Tue 9 Dec 2014 – The latest analysis by German climate company atmosfair of the airline industry’s carbon footprint shows the world’s largest airlines decreased their emissions by around one per cent in 2012 compared to the previous year when calculated on a per passenger and per kilometre basis. At the same time, total carbon emissions from the sector increased by around three per cent, driven by a rise in traffic volume of almost five per cent. The atmosfair Airline Index (AAI) 2014 compared the emissions of 193 airlines worldwide to evaluate their CO2 efficiency, and covered 31.2 million flights representing 92% of worldwide air traffic. With their higher seating densities and load factors, combined with modern aircraft fleets, charter carriers such TUIfly, Monarch and SunExpress achieved the highest rankings, with TAM, KLM and Japan Airlines doing well amongst national scheduled carriers.
The increasing efficiency of CO2 performance can be largely attributed to the replacement of older aircraft with new models and the retrofitting of aircraft with aerodynamic winglets, says atmosfair, which also takes into account the density of seating and passenger load factors.
However, points out atmosfair Managing Director Dr Dietrich Brockhagen, “the latest index shows the efficiency potential for airlines is becoming more limited with time. Airliners that are much more efficient than the Airbus A380 or the Boeing 787 will not be built in the near future. In addition, it appears to be difficult for the large airlines to increase the average occupancy across all flights to over 70%, even with the best logistics.”
Under the AAI ranking system, each airline can achieve up to 100 efficiency points for short, medium and long haul routes, which can allow travellers to compare airlines for a given destination and choose the one producing the least CO2, says atmosfair.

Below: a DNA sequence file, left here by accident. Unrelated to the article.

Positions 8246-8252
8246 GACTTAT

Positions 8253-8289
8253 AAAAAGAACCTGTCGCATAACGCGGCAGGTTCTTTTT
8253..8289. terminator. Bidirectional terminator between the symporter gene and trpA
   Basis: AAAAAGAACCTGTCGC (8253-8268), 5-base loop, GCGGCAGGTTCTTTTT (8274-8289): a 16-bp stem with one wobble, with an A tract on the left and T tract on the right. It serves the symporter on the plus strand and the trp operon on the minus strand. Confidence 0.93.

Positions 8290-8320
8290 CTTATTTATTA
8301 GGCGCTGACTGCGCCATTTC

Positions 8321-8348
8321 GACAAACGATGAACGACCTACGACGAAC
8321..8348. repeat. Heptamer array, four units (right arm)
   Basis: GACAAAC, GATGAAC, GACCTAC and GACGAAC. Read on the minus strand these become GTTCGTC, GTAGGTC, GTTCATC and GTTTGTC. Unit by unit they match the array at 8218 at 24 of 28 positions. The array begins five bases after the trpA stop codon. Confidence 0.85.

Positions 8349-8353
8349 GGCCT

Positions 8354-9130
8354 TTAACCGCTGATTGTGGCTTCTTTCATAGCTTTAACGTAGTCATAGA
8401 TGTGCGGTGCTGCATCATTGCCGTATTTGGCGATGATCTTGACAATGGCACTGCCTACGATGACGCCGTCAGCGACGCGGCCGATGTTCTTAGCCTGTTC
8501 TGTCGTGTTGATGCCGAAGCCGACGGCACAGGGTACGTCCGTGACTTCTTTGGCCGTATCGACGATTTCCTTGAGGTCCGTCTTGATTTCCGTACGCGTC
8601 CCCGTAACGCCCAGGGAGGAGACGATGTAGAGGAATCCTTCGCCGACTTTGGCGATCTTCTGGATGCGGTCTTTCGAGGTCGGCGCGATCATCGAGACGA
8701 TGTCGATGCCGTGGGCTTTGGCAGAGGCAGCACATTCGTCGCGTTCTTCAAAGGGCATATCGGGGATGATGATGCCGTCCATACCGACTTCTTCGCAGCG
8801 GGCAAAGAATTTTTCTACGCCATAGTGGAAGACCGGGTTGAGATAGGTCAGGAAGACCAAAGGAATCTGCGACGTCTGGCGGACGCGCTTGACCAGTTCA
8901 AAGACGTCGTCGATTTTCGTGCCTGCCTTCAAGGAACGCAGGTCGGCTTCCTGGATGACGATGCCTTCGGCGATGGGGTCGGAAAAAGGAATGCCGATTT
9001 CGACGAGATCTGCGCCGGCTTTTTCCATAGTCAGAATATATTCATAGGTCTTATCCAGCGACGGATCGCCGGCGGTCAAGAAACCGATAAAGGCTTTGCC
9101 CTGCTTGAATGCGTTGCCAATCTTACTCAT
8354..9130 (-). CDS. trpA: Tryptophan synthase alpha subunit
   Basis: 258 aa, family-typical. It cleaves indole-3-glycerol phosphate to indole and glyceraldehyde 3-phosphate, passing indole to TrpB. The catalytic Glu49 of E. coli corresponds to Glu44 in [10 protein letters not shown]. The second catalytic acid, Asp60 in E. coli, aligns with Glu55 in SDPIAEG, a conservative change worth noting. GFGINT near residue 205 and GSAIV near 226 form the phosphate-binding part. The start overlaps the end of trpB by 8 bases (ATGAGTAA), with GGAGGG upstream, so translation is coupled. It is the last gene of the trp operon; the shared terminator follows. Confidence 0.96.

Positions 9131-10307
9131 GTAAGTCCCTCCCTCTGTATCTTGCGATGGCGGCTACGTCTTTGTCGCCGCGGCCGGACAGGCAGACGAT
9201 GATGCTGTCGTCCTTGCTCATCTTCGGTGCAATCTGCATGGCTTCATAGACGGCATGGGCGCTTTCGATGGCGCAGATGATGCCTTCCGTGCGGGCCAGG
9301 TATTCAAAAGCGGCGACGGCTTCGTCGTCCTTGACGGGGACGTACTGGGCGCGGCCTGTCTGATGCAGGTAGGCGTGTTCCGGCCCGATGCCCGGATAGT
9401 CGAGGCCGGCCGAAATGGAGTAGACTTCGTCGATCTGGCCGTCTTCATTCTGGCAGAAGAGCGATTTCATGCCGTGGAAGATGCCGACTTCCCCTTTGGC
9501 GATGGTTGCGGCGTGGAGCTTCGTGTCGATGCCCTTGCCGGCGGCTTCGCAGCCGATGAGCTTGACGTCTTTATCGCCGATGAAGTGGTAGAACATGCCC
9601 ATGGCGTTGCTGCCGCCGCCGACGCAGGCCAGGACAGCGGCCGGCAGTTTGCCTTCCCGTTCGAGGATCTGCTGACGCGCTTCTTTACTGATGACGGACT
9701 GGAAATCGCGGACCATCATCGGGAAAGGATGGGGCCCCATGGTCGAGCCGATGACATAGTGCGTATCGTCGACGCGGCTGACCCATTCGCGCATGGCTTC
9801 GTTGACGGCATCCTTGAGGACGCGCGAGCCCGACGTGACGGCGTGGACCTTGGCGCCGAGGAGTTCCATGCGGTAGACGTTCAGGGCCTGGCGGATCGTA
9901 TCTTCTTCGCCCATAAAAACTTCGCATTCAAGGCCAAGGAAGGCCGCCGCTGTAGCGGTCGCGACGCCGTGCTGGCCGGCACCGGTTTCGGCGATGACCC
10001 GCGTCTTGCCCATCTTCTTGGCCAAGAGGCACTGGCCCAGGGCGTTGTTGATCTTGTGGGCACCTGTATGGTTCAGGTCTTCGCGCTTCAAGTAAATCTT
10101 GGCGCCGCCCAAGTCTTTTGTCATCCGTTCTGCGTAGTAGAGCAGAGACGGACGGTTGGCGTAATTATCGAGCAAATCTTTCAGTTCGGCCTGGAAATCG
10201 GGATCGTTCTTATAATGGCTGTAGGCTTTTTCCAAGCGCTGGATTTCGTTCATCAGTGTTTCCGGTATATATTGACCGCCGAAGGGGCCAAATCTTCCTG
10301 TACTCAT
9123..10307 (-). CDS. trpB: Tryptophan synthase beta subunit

The differences among the airlines can be considerable, says Brockhagen, with the fuel consumption – and therefore carbon emissions – of one airline more than double that of another. The airlines that achieve the best scores are the ones that use modern aircraft, pay attention to the route distance, accommodate a lot of seats, and then use the seats as well as the belly hold to their highest capacity, he says.
The index also categorises the airlines by efficiency class. As in previous years, no airline reached Class A, although the number of airlines in Class B rose by one to 15.
Among the scheduled carriers, Chinese carrier Okay Airways, which operates with modern Boeing 737-800 aircraft with very high seating density and high occupancy rates, had the highest ranking.
Air Mauritius was the best African network carrier due to its predominantly efficient fleet and the frequent use of ATR42s on short distance routes. TAN Linhas Aereas was the highest ranked South American network carrier because of its efficient fleet with above average seating capacity and high load factors. The most efficient North American carrier was, once again, Air Transat, which although has a mix of inefficient and efficient aircraft, enjoys high occupancy rates as it tends to operate on a more limited seasonal basis than most scheduled airlines.
The major carriers like Emirates, despite operating the most modern of fleets, do not feature at the top of the index as their widebody jets have less seating then average. Emirates, however, scored more points this year due to an occupancy rate higher than the average and was ranked 19th overall, the highest of the Gulf carriers. United Airlines, ranked 61st, is an example of a major that scores comparatively well on middle and long distance routes but loses points on short-haul routes due to lower than average occupancy, as well as using inefficient Boeing 747-400s on long-haul destinations.
“It appears that climate efficiency is not a question of country of origin,” explained Brockhagen. “Anyone who has a modern fleet that they can adapt well to the flight schedule and combines technology with operations achieves a high score, regardless of whether in Europe, Asia or South America.”
Low cost carriers are treated as a separate category within the index since atmosfair regards them as special cases since many of them receive subsidies and generate flights that they could not otherwise have offered at such low prices, and so stimulate more flights and subsequent CO2 emissions. As many of these airlines operate to regional airports that might require further ground travel and additional CO2 than in the case of hub to hub flights, this too is taken into account. The best budget airlines – which include Aer Lingus Regional, AirAsia, easyJet, IndiGo, LionAir, Norwegian, Ryanair, Spring Airlines and Thai AirAsia – appear in Efficiency Class B, while most are in Class C and some even in Class D.
atmosfair Airline Index 2014
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